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Old 02-03-2016, 08:57 AM
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Quote:
Originally Posted by Hondo44 View Post
...................
The 'real' story from Roy Jinks:

In response to a memberís email, asking Roy Jinks about the steel used in the cylinder in February of 2008 and he replied:

"The cylinder problem was the fact that some cylinders had long charge holes and you could chamber the .44 Magnum round in the cylinder. So it is an easy check. If the gun will chamber the .44 Magnum round then it has one of the cylinders that was affected. if it does not chamber the round then you are okay. You will still be okay as long as you shoot only .44 Specials in the revolver.

"Believe what you want to, but it was my project and I certainly do not remember a problem with the stainless steel for the cylinders."

......
Sometime around late August or early September 2014 I called S&W with questions about a 624 and my call was eventually forwarded to Mr. Jinks and he confirmed the problem was that some .44 special cylinders were bored to .44 magnum and simply confirming that a .44 magnum does not chamber in the cylinder is all that's needed to confirm the cylinder is correct.
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Old 02-03-2016, 04:14 PM
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An old thread on this issue:

Model 624 Recall and "F" stamp
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Old 02-03-2016, 06:24 PM
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A little off topic...
But an honest question
The 629's where part of this same recall and Hondo44's train of thought makes perfect sense when your talking 624's. It is in fact the best reason I've ever heard of for magnafluxing the cylinders. Thank you Hondo.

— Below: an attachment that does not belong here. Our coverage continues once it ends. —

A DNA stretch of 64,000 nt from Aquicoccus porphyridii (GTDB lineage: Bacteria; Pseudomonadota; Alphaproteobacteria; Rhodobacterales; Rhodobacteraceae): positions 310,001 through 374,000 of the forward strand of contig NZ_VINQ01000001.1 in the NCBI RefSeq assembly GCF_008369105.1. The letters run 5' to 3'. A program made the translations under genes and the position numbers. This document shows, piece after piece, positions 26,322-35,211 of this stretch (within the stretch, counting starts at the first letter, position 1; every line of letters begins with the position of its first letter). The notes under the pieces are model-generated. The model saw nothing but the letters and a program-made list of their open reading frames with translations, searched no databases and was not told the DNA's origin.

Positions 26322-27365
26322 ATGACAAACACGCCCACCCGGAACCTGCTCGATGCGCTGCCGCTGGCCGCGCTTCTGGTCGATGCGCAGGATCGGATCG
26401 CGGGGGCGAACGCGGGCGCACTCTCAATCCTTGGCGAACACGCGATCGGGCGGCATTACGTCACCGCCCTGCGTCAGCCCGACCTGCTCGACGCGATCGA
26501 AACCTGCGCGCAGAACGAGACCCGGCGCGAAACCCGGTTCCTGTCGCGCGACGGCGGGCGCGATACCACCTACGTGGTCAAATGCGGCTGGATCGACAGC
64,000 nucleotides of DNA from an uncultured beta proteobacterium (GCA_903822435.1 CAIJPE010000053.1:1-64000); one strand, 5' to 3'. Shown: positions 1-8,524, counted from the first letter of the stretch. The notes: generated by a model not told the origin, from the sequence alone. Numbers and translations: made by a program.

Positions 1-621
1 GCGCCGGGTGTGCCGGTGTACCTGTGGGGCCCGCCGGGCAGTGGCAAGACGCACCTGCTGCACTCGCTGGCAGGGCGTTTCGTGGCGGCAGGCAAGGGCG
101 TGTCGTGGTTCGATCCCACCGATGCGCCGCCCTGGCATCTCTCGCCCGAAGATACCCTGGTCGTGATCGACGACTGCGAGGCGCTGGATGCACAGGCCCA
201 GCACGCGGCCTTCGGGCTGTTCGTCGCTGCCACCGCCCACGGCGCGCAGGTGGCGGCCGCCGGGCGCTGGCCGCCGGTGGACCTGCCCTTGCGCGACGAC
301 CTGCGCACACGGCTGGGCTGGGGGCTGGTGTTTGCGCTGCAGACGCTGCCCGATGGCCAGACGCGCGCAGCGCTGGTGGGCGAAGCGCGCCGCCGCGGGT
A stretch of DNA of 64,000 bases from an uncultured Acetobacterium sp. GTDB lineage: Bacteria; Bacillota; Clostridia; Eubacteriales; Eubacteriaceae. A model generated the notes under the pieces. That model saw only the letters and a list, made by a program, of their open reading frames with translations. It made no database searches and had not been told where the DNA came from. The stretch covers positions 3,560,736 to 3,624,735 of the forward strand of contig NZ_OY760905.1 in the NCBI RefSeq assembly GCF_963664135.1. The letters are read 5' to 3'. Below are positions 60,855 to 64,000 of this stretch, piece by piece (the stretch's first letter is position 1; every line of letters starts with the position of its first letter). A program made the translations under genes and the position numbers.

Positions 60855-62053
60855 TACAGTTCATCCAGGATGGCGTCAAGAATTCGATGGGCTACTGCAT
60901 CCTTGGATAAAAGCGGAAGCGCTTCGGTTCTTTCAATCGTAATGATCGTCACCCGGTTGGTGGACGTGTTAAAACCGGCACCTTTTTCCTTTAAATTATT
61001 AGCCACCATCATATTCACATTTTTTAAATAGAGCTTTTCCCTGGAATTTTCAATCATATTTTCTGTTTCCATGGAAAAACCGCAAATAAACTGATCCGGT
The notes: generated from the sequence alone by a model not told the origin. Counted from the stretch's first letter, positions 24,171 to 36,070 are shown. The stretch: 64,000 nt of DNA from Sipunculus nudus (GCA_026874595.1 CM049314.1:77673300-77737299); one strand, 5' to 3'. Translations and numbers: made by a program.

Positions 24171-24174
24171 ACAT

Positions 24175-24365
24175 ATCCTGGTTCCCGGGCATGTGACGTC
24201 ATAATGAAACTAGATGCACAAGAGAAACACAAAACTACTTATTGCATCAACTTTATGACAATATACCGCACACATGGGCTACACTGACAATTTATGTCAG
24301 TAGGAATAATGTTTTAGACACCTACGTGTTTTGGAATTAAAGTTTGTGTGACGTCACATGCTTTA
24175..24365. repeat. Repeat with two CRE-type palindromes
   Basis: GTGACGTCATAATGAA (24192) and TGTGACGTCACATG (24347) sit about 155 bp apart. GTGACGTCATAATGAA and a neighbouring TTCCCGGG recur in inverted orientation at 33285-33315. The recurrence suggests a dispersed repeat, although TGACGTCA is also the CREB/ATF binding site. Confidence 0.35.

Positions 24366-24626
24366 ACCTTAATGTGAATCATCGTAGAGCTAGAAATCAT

But how does one include the 629's in this theory?
I've had several of these guns over the years(and still do). I've always treated them the same has any other 44... Sane powder charges under no more than a 250 gr pill, with magnum loads used in moderation and mid range used in volume. This is the only stamped box I've ever had and this particular revolver remains unfired for no other reason than I already had duplicate shooters in this same configuration.


Any thoughts on this?

Chris
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Old 02-03-2016, 07:39 PM
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Alright, so there are a few issues I have with the 624 recall.

To my knowledge, magna fluxing is a way to identify micro cracks in metal, if the metal is of the wrong type, magna fluxing it isn't going to help you. So if you magna flux it, find no cracks and send it back to the customer, it could be of the "bad" metal and still fail at some point in the future.